Our congregation is fairly well-attuned to the realities of oppression—racism, white supremacy culture, settler colonialism. We talk about these realities a lot. This is not something we need to imagine. We are constantly learning as a community just how deep these systems extend into our lives, shape our lives, impact our lives. We have a lot more to learn, but these kinds of conversations are not missing from UUS:E. I’m also mindful they are heavy conversations. We just completed a series of house meetings with the Greater Hartford Interfaith Action Alliance. There were many conversations about the different ways oppression operates in our region: necessary conversations, but not uplifting, not fun, not joyful. Heavy. My recent sermon on the Safe Streets movement: necessary, but heavy.

Now imagine, as we explore who isn’t here and why, as we go where they are, as we accept their invitations, as we center their voices, our congregational culture begins to open up, to expand, to breathe, to dance. Imagine space emerging for new and different kinds of expression, creativity, worship, ritual and celebration. Imagine us moving slowly from a monocultural congregational life to a multicultural congregational life, what the Unitarian Universalist antiracism educator and organizer, Paula Cole Jones, refers to as a community of communities.[2]  As we evolve in this way, imagine that we talk about the realities of oppression less. Imagine that the heaviness begins to recede, not because we’ve forgotten it, but as a multicultural congregation we’ve learned how hold ourselves accountable for it; and in its place we find new sources of joy, fun and uplift. We find new love and gratitude for the ancestors, new love and gratitude for the land, new relationships, new connections, new understandings. Imagine, instead of the weight of addressing our white supremacy culture we break through, and in the multicultural space that emerges we find the blues, hip hop, gospel, cumbia, salsa, Reggaeton, soca and calypso, Dia De Meurtos, Watch Night, and Three Kings Day, Spanish, maybe Portuguese, maybe American sign language; new theologies, more avenues to God, to the sacred, more rigorous and diverse forms of atheism, a more elaborated and nuanced theology of liberation, more Black Humanism; all of it resulting in more spirit, more animation, more movement. Imagine a more far-reaching conversation about what excellence in ministry means, emphasizing not perfection but commitment, heart and effort. Imagine an emphasis on both/and thinking with multiple ways to accomplish goals.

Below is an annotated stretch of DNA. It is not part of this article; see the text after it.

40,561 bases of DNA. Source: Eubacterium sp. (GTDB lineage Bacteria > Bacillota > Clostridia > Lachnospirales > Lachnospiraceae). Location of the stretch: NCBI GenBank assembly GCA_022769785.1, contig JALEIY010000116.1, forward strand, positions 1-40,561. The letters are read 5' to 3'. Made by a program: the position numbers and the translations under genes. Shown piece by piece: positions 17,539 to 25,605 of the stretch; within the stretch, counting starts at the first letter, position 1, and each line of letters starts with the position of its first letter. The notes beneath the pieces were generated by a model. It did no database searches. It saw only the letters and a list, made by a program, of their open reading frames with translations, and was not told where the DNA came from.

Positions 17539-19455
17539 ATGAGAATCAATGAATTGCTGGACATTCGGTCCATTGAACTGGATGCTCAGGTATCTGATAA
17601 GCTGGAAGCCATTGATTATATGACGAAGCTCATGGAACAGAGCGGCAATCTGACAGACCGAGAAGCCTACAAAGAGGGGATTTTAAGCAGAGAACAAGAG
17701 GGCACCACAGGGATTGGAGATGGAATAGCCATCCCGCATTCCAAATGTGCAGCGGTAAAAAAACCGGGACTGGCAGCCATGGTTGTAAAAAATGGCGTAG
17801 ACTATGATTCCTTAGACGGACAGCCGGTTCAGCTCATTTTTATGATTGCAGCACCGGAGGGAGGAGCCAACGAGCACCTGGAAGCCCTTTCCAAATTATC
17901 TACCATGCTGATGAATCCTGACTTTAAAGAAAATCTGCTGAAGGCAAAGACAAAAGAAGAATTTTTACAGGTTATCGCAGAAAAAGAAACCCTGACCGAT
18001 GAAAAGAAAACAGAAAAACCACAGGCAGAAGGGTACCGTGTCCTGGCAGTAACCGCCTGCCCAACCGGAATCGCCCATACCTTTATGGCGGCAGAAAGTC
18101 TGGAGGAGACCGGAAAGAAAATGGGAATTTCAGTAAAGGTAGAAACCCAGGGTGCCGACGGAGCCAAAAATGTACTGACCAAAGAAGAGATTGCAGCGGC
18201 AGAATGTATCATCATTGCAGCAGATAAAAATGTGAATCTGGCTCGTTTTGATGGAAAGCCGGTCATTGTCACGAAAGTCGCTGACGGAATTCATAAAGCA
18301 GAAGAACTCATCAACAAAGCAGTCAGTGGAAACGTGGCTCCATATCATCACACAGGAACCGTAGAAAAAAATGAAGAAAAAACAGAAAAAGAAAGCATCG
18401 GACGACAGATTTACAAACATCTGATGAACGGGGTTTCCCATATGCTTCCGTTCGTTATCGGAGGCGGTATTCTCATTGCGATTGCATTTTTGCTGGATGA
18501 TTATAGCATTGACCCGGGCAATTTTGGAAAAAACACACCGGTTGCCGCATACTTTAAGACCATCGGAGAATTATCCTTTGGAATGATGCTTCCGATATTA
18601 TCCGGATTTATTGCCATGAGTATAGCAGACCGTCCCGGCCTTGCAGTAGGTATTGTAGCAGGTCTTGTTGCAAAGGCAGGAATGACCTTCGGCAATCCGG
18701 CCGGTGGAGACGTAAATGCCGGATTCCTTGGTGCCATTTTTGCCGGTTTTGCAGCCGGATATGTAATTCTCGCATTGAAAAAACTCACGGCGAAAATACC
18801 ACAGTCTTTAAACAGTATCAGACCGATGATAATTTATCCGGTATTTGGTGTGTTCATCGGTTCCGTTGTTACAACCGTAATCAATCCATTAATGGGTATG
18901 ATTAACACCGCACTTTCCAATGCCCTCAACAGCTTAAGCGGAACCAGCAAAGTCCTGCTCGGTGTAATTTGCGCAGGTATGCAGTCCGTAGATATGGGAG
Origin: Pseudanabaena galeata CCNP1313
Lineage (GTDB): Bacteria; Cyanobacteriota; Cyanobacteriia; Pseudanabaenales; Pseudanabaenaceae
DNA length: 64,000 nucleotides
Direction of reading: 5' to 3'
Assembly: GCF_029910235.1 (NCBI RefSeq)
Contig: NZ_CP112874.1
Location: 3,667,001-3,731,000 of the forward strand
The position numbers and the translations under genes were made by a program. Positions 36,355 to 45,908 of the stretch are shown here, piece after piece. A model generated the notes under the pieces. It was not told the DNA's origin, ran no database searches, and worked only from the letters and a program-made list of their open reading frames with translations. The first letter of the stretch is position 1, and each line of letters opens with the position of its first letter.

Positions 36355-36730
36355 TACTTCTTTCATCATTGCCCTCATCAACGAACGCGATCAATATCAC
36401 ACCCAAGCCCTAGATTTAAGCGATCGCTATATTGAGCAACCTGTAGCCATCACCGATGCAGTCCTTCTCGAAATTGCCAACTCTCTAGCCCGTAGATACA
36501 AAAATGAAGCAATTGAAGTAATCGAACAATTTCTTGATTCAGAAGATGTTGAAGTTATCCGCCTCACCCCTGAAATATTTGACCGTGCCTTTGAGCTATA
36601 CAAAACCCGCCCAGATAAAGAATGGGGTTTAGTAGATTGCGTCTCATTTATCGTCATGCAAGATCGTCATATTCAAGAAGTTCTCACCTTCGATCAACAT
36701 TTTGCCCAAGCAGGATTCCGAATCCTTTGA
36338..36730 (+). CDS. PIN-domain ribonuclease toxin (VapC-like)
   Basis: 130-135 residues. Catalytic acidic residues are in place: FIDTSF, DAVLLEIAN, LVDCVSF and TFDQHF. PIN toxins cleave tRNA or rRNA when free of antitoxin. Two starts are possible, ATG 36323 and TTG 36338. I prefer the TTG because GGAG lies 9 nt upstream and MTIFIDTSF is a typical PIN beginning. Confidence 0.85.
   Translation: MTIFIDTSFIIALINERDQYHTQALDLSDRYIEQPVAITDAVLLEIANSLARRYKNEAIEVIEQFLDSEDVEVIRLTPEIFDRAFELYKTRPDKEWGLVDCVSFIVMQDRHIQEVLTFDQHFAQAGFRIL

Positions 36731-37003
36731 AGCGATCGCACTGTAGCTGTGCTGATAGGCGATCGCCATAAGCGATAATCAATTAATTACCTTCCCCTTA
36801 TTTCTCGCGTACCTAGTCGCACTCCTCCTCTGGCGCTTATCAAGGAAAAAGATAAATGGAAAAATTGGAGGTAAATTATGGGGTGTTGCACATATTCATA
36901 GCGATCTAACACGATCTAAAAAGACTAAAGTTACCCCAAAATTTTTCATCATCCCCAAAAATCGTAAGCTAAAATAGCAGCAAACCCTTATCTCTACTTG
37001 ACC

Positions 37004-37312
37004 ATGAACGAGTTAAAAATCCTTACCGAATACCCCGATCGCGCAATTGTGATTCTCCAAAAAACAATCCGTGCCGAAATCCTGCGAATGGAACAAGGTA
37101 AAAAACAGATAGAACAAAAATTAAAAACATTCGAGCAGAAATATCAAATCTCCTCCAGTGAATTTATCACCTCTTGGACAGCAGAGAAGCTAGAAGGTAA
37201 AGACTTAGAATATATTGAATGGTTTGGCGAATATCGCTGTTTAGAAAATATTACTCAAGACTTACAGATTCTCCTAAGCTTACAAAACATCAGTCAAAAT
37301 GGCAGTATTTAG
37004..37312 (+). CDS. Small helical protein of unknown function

Imagine different cultural assumptions bumping into each other, rubbing up against each other, causing misunderstandings, even causing hurt. There’s no escaping a low level of conflict in multicultural congregations, but imagine welcoming interruptions, so that we name the misunderstanding, name the hurt, talk about it, clarify, make amends, then move on more aware, stronger, wiser, our relationships deepened. Imagine a more generous conversation about what care for one another means. Imagine a more probing and honest conversation about what love requires. Some things must and will change. Octavia Butler says All that you touch / You change. /All that you Change / Changes you. [3] She speaks truth, though it is quite possible to resist this truth. Congregations do it all the time. We resist change in our lives all the time. But if our goal is to widen the circle, we must embrace this strange and confounding God, Change. Imagine: We will be change agents as well as changed agents.

These changes I’ve invited you to imagine won’t just come. We have to work at them. We have to practice asking who’s not here. We have to practice accepting their invitations, going to them. We have to practice centering their voices. I have faith these practices will one day result in that potent spiritual experience, that diverse, multicultural, antiracist beloved community experience with people from all walks of life, people of many, varied identities, united in common purpose, passionate, joy-filled, having fun. I want to do this work, engage in these practices. I hope you do too. Imagine.

Amen and blessed be.

[1] Read Widening the Circle of Concern online at

[2] See Paula Cole-Jones’ workshop with Renee Ruchotzke on “Creating a Community of Communities” at

[3] Butler, Octavia, excerpts from Earthseed: The Books of the Living in The Parable of the Sower (Boston, NYC; Grand Central Publishing, 1993).